When a film noir shoots on all cylinders, doesn’t overcomplicate the plot and finds a way to not rely so much on cliché… well you get The Big Heat. A lot of the noirs that I have done in recent years have been fine, but none that come to mind managed to hit the heights that I was hoping for. Then again, that might just be the magic of Fritz Lang.
The man who brought the wonders of M and Metropolis may have also brought me one of the best film noirs that I have ever seen. It starts like any normal noir, someone has died in mysterious circumstances and a grizzled homicide detective is out to solve the mystery of this… and the rest of the crimes that follow.
What makes The Big Heat interesting is just how much it is able to subvert the classic noir tropes. For example, the whole film sees us watching both sides of the law plotting against one another – which is something that I know does happen in other noirs, but this film managed to do it in such a fashion that it felt like a true battle of one-upmanship. You also have a ‘hero’ who almost does the unthinkable.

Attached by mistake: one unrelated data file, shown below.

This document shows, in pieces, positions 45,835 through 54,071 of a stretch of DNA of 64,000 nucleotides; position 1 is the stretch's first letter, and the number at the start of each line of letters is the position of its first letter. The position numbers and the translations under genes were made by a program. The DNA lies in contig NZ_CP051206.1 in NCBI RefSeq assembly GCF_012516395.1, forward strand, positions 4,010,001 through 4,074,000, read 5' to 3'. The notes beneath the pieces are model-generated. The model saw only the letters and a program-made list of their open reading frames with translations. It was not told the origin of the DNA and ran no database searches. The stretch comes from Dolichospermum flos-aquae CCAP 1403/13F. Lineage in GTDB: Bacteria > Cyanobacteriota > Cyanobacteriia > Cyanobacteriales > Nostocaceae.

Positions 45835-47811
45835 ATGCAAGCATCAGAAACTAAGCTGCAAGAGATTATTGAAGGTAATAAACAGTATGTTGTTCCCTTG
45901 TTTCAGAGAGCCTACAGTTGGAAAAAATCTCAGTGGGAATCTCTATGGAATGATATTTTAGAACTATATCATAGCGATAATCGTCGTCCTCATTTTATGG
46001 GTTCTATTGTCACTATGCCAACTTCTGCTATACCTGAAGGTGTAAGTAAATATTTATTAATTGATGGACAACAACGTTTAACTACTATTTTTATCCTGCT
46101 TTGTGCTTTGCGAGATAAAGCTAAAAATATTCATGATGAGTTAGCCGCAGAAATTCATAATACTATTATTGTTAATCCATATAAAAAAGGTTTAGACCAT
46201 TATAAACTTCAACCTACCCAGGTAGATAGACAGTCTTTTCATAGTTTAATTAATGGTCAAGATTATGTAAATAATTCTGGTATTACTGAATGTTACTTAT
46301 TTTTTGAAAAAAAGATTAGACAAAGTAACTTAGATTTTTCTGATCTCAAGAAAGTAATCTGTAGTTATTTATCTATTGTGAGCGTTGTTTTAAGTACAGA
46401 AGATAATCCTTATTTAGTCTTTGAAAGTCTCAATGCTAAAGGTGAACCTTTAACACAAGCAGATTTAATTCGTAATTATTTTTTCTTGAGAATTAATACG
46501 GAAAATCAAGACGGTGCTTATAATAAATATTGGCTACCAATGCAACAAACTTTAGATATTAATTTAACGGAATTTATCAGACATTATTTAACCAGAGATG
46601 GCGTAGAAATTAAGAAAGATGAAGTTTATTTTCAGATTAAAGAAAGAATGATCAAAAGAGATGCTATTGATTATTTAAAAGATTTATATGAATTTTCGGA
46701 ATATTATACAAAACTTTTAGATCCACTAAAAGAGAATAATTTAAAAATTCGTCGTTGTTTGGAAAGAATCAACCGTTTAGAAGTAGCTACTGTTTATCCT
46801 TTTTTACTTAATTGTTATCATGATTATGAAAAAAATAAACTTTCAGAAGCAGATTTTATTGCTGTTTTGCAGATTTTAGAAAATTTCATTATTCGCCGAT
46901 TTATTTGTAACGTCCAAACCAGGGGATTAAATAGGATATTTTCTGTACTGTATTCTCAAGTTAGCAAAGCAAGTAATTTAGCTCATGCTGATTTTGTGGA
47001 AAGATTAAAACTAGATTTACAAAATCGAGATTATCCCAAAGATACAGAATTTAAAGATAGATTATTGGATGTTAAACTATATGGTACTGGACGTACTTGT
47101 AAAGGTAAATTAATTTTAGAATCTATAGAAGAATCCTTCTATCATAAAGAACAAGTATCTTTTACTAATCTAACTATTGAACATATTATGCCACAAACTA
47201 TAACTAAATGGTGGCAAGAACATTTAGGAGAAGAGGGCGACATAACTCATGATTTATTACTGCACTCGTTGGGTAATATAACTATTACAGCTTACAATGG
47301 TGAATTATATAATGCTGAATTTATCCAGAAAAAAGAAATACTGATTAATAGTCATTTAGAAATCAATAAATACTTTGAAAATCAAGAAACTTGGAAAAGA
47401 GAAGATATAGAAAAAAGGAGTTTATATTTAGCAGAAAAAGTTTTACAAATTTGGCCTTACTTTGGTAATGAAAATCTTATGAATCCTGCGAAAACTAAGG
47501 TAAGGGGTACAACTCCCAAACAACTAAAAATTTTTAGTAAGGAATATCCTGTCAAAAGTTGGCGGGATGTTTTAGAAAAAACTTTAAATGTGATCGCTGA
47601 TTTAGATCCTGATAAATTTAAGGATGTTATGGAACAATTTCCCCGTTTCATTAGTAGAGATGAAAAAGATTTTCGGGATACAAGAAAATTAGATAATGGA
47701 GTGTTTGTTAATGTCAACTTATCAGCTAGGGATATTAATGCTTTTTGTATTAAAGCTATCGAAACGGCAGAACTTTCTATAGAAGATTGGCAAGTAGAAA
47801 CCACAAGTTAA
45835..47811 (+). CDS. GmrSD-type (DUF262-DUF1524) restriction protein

The other thing that is very interesting about The Big Heat is the flashes of violence. Given this is the 1950s and we are still in the Code era, everything is pretty much done off screen with the exception of an attempted murder and a woman being burned with a cigarette (although that was still pretty concealed under his hand). Two of the biggest flashes also coincide with two of the more shocking moments – one of which I saw coming, but it was still pretty shocking.
At not even 90 minutes long, this film manages to rattle through the plot with some brilliant performances all around. Like, this is one of those films where I would be interested to see it again, just to see how much I would enjoy it knowing everything that’s going to happen. I think it wouldn’t make a difference, but one day I’ll see.